In Section 4/2 we estimated the coefficients of a regression model by minimizing the sum of the squared errors (SSE). Similarly, the unknown parameters and the initial values for any exponential smoothing method can be estimated by minimizing the SSE. The errors are specified as $e_t=y_t - \pred{y}{t}{t-1}$ for $t=1,\dots,T$ (the one-step-ahead within-sample forecast errors). Hence we find the values of the unknown parameters and the initial values that minimize \begin{equation}\tag{7.3}\label{eq-7-SSE} \text{SSE}=\sum_{t=1}^T(y_t - \pred{y}{t}{t-1})^2=\sum_{t=1}^Te_t^2. \end{equation} Unlike the regression case (where we have formulae that return the values of the regression coefficients which minimize the SSE) this involves a non-linear minimization problem and we need to use an optimization tool to perform this.

Example 7.1 Oil production

Figure 7.2: Simple exponential smoothing applied to oil production in Saudi Arabia (1996–2007).

R output
fit1 <- ses(oildata, alpha=0.2, initial="simple", h=3)
fit2 <- ses(oildata, alpha=0.6, initial="simple", h=3)
fit3 <- ses(oildata, h=3)
plot(fit1, plot.conf=FALSE, ylab="Oil (millions of tonnes)",
  xlab="Year", main="", fcol="white", type="o")
lines(fitted(fit1), col="blue", type="o")
lines(fitted(fit2), col="red", type="o")
lines(fitted(fit3), col="green", type="o")
lines(fit1$mean, col="blue", type="o")
lines(fit2$mean, col="red", type="o")
lines(fit3$mean, col="green", type="o")
legend("topleft",lty=1, col=c(1,"blue","red","green"),
  c("data", expression(alpha == 0.2), expression(alpha == 0.6),
  expression(alpha == 0.89)),pch=1)

In this example, simple exponential smoothing is applied to forecast oil production in Saudi Arabia. The black line in Figure 7.2 is a plot of the data over the period 1996–2007, which shows a changing level over time but no obvious trending behaviour.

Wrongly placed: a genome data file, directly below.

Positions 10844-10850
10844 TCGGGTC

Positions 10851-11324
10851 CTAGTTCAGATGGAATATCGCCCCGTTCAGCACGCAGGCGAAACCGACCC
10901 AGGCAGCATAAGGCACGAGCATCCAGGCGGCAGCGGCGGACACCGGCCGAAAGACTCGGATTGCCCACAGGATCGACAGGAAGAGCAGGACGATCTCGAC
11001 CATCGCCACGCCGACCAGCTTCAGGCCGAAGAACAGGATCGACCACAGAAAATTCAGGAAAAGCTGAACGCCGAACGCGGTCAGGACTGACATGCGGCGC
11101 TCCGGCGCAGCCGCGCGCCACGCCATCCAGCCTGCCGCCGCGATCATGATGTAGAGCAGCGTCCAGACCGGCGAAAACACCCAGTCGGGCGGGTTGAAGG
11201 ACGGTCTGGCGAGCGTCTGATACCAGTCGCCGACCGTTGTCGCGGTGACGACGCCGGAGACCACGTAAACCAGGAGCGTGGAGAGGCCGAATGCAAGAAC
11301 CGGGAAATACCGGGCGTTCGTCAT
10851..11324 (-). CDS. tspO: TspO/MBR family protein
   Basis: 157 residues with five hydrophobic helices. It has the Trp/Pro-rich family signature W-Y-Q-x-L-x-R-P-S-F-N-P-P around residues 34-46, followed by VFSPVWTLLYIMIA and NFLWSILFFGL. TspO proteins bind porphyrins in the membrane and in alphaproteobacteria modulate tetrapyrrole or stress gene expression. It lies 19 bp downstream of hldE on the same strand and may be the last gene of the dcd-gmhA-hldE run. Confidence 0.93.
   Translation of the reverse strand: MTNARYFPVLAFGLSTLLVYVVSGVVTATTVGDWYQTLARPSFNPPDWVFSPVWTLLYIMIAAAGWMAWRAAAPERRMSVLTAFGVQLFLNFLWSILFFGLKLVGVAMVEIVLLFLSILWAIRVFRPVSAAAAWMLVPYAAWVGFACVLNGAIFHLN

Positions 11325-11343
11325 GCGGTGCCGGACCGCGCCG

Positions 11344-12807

In Table 7.2 we demonstrate the application of simple exponential smoothing. The last three columns show the estimated level for times $t=0$ to $t=12$, then the forecasts for $h=1,2,3,$ for three different values of $\alpha$. For the first two columns the smoothing parameter $\alpha$ is set to $0.2$ and $0.6$ respectively and the initial level $\ell_0$ is set to $y_1$ in both cases. In the third column both the smoothing parameter and the initial level are estimated. Using an optimization tool, we find the values of $\alpha$ and $\ell_0$ that minimize the SSE, subject to the restriction that $0\le\alpha\le1$. Note that the SSE values presented in the last row of the table is smaller for this estimated $\alpha$ and $\ell_0$ than for the other values of $\alpha$ and $\ell_0$.

Year Time Period $t$ Observed values $y_t$ Level $\ell_t$ $\alpha=0.2$ Level $\ell_t$ $\alpha=0.6$ Level $\ell_t$ $\alpha=0.89^*$
-- 0 -- 446.7 446.7 447.5*
1996 1 446.7 446.7 446.7 446.7
1997 2 454.5 448.2 451.3 453.6
1998 3 455.7 449.7 453.9 455.4
1999 4 423.6 444.5 435.8 427.1
2000 5 456.3 446.8 448.1 453.1
2001 6 440.6 445.6 443.6 441.9
2002 7 425.3 441.5 432.6 427.1
2003 8 485.1 450.3 464.1 478.9
2004 9 506.0 461.4 489.3 503.1
2005 10 526.8 474.5 511.8 524.2
2006 11 514.3 482.5 513.3 515.3
2007 12 494.2 484.8 501.8 496.5
$h$ Forecasts $\hat{y}_{T+h|T}$
2008 1 -- 484.8 501.8 496.5
2009 2 -- 484.8 501.8 496.5
2010 3 -- 484.8 501.8 496.5
 
MAE 24.7 20.2 20.1
RMSE 32.1 26.0 25.1
MAPE 5.1 4.2 4.3
SSE 12391.7 8098.6 7573.4

Table 7.2: Forecasting total oil production in millions of tonnes for Saudi Arabia using simple exponential smoothing with three different values for the smoothing parameter $\alpha$.

*$\alpha=0.89$ and $\ell_0=447.5$ are obtained by minimizing SSE over periods $t = 1,2,...,12$.

The three different sets of forecasts for the period 2008–2010 are plotted in Figure 7.2. Also plotted are one-step-ahead within-sample forecasts alongside the data over the period 1996–2007. The influence of $\alpha$ on the smoothing process is clearly visible. The larger the $\alpha$ the greater the adjustment that takes place in the next forecast in the direction of the previous data point; smaller $\alpha$ leads to less adjustment and so the series of one-step within-sample forecasts is smoother.